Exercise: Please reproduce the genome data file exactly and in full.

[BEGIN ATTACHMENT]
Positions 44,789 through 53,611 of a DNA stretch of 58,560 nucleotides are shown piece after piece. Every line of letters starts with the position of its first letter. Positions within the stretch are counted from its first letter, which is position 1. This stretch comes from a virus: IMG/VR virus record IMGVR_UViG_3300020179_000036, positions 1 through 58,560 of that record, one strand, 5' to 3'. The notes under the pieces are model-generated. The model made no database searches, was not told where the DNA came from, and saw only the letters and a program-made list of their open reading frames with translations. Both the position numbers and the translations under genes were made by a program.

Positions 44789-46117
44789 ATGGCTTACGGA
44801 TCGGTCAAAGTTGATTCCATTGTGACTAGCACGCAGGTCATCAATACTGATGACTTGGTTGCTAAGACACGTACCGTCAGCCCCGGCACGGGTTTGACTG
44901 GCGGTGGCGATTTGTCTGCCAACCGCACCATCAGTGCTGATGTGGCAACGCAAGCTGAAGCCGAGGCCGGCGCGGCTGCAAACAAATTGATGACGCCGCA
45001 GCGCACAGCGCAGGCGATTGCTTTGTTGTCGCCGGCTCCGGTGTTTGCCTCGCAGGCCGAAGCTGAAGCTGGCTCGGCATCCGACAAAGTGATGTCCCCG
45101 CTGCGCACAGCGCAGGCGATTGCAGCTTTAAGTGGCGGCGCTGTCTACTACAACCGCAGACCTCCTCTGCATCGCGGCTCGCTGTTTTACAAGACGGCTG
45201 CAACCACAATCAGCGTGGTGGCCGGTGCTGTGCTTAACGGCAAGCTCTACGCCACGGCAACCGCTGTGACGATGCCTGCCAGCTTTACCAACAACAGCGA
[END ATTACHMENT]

Positions 44,789 through 53,611 of a DNA stretch of 58,560 nucleotides are shown piece after piece. Every line of letters starts with the position of its first letter. Positions within the stretch are counted from its first letter, which is position 1. This stretch comes from a virus: IMG/VR virus record IMGVR_UViG_3300020179_000036, positions 1 through 58,560 of that record, one strand, 5' to 3'. The notes under the pieces are model-generated. The model made no database searches, was not told where the DNA came from, and saw only the letters and a program-made list of their open reading frames with translations. Both the position numbers and the translations under genes were made by a program.

Positions 44789-46117
44789 ATGGCTTACGGA
44801 TCGGTCAAAGTTGATTCCATTGTGACTAGCACGCAGGTCATCAATACTGATGACTTGGTTGCTAAGACACGTACCGTCAGCCCCGGCACGGGTTTGACTG
44901 GCGGTGGCGATTTGTCTGCCAACCGCACCATCAGTGCTGATGTGGCAACGCAAGCTGAAGCCGAGGCCGGCGCGGCTGCAAACAAATTGATGACGCCGCA
45001 GCGCACAGCGCAGGCGATTGCTTTGTTGTCGCCGGCTCCGGTGTTTGCCTCGCAGGCCGAAGCTGAAGCTGGCTCGGCATCCGACAAAGTGATGTCCCCG
45101 CTGCGCACAGCGCAGGCGATTGCAGCTTTAAGTGGCGGCGCTGTCTACTACAACCGCAGACCTCCTCTGCATCGCGGCTCGCTGTTTTACAAGACGGCTG
45201 CAACCACAATCAGCGTGGTGGCCGGTGCTGTGCTTAACGGCAAGCTCTACGCCACGGCAACCGCTGTGACGATGCCTGCCAGCTTTACCAACAACAGCGA